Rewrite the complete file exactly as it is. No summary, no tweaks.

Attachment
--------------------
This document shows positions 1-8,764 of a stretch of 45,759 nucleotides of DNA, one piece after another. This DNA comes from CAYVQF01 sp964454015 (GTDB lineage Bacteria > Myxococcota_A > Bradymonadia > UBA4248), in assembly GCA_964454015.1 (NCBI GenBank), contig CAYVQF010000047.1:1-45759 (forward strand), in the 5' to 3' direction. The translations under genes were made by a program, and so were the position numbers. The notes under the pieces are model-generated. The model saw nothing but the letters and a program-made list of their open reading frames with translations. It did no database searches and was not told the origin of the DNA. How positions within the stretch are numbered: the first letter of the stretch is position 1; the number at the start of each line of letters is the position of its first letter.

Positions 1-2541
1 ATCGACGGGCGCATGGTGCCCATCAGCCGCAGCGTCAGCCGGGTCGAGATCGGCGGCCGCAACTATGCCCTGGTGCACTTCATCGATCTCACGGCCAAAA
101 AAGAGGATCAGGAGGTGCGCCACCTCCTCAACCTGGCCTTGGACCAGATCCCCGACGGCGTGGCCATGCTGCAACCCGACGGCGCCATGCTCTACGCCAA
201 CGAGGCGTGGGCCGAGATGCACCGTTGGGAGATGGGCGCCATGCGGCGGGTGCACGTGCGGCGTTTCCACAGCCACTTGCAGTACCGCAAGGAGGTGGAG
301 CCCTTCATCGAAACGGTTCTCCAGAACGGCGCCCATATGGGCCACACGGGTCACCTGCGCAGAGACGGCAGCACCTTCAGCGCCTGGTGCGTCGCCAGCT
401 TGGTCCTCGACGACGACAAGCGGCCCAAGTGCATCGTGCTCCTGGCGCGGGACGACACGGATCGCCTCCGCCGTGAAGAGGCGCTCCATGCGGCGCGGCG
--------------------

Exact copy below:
This document shows positions 1-8,764 of a stretch of 45,759 nucleotides of DNA, one piece after another. This DNA comes from CAYVQF01 sp964454015 (GTDB lineage Bacteria > Myxococcota_A > Bradymonadia > UBA4248), in assembly GCA_964454015.1 (NCBI GenBank), contig CAYVQF010000047.1:1-45759 (forward strand), in the 5' to 3' direction. The translations under genes were made by a program, and so were the position numbers. The notes under the pieces are model-generated. The model saw nothing but the letters and a program-made list of their open reading frames with translations. It did no database searches and was not told the origin of the DNA. How positions within the stretch are numbered: the first letter of the stretch is position 1; the number at the start of each line of letters is the position of its first letter.

Positions 1-2541
1 ATCGACGGGCGCATGGTGCCCATCAGCCGCAGCGTCAGCCGGGTCGAGATCGGCGGCCGCAACTATGCCCTGGTGCACTTCATCGATCTCACGGCCAAAA
101 AAGAGGATCAGGAGGTGCGCCACCTCCTCAACCTGGCCTTGGACCAGATCCCCGACGGCGTGGCCATGCTGCAACCCGACGGCGCCATGCTCTACGCCAA
201 CGAGGCGTGGGCCGAGATGCACCGTTGGGAGATGGGCGCCATGCGGCGGGTGCACGTGCGGCGTTTCCACAGCCACTTGCAGTACCGCAAGGAGGTGGAG
301 CCCTTCATCGAAACGGTTCTCCAGAACGGCGCCCATATGGGCCACACGGGTCACCTGCGCAGAGACGGCAGCACCTTCAGCGCCTGGTGCGTCGCCAGCT
401 TGGTCCTCGACGACGACAAGCGGCCCAAGTGCATCGTGCTCCTGGCGCGGGACGACACGGATCGCCTCCGCCGTGAAGAGGCGCTCCATGCGGCGCGGCG